Some time ago, I worked at a startup called App8. The company was in its infancy at the time, with fewer than 80 logos on its customer list. And despite my role not being CFO, accountant, or even AR Specialist, I was handling billing—manually.
I used a color-coded spreadsheet to keep track of which customers were paying implementation fees, which were on their first or last month of recurring billing, which got a discount, and so forth. The color coding—and the details it was keeping track of—quickly got out of hand, resulting in a technicolor spreadsheet.
“Collecting the revenue we were owed was obviously a priority,” said App8’s CEO, Elias Hage. “We wanted to be certain we were invoicing each customer for the correct amount every month, so we had multiple people run various manual checks. In those days, our billing accuracy and timeliness came at the expense of a lot of unnecessary extra work from key team members whose energy would have been better spent elsewhere.”
At the end of each month, I would update this spreadsheet and run it by the CFO and the CTO, who would then soft-run the billing before it came back to me for a final sign-off. This entire process took, at a conservative estimate, three days every month.
To bill less than 80 customers.
During those three days each month, I descended into a special place I called billing hell. I started working on billing first thing in the morning when I was at peak freshness and cognition levels. I’d silence all my notifications and issue strict instructions to my officemates not to talk to me; I was in the zone.
Well before the end of the day, decision fatigue set in—especially if I had to also perform number-heavy tasks pertaining to my actual role in the business which, I remind you, wasn’t finance-related.
I quickly burnt out and started making more mistakes as the day went on, which wasn’t hard to do when I was collating multiple data points from multiple data sources. This meant I’d have to spend additional mornings of peak brainpower on double- and triple-checking my work.
By the end of the billing run, my browser tabs and desktop were out of control.
To put it simply, this manual billing system burned through my bandwidth at an unsustainable rate and became a business growth bottleneck. I’d have to step away from my customer success role to handle AR, and, since billing 80 customers took three days, imagine how long billing 800 customers would have taken—the entire month and then some! Growth potential was limited by the fact that it took so long to simply send invoices out and left no space for my customer success work.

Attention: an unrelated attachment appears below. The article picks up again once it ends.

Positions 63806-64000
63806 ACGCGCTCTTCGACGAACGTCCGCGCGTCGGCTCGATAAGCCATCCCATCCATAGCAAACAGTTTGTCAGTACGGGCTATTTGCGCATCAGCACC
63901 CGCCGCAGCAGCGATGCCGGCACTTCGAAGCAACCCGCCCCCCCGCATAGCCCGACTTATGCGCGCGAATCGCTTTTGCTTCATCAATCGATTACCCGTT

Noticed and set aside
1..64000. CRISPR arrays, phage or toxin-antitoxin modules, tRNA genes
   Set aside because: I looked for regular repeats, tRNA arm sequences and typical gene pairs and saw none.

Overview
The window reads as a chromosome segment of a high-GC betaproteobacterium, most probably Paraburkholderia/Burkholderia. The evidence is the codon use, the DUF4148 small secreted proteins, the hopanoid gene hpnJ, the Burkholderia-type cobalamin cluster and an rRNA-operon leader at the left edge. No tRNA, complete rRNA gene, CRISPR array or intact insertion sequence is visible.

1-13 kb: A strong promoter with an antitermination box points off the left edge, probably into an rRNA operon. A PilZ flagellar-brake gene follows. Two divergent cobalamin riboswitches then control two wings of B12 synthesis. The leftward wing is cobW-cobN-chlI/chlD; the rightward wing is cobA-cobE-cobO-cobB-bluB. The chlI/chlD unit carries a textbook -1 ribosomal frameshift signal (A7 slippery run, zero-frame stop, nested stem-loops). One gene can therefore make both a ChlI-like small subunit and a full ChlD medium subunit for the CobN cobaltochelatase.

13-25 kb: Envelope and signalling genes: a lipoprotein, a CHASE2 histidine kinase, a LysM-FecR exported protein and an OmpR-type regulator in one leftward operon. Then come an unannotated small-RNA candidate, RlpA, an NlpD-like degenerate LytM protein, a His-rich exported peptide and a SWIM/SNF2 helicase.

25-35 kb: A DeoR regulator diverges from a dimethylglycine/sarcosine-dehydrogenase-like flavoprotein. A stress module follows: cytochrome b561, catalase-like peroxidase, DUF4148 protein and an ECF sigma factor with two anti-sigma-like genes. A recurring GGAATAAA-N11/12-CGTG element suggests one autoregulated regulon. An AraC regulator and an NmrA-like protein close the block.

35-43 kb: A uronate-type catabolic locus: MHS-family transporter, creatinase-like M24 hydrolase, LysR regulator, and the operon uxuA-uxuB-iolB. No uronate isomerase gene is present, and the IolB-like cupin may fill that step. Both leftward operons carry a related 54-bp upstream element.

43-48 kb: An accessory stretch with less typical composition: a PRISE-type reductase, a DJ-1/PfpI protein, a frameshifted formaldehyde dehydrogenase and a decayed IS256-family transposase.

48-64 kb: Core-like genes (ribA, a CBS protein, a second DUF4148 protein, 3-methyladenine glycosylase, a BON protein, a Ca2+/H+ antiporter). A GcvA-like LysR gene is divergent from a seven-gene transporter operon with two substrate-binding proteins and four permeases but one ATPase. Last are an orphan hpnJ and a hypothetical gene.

The whole process caused me a lot of anxiety because, even after all the manual number-crunching and checks and balances, errors still happened on a regular basis.
So, how did I drag myself from the depths of subscription billing hell?
By transitioning to a modern, full-scale, automated billing system. Funnily enough, App8 signed on with Stax Bill, where I now work. It dramatically reduced decision fatigue and turned my three days of billing hell into a casual afternoon’s work.
Psychiatrist Dr. Lisa MacLean describes decision fatigue as a state of mental overload where “after many decisions, your ability to make more and more decisions over the course of a day becomes worse.” She notes that in a single day, the average person makes over 35,000 decisions, each of which is cognitively taxing and incrementally depletes their time and energy.
But how can automated billing solutions help mitigate this condition?
A recent study examined the cost of decision fatigue and how it affected decisions in finance specifically. Researchers Tobias Baer and Simone Schnall mentioned that decision fatigue “typically involves a tendency to revert to the ‘default’ option, namely whatever choice involves relatively little mental effort.”
For many business leaders in charge of making AR and billing process decisions, the default option is to stick with whatever manual process you have in place. In some ways, this feels easier than expending the mental effort necessary to make the switch to an automated process—no matter how painful or inefficient that manual billing process is.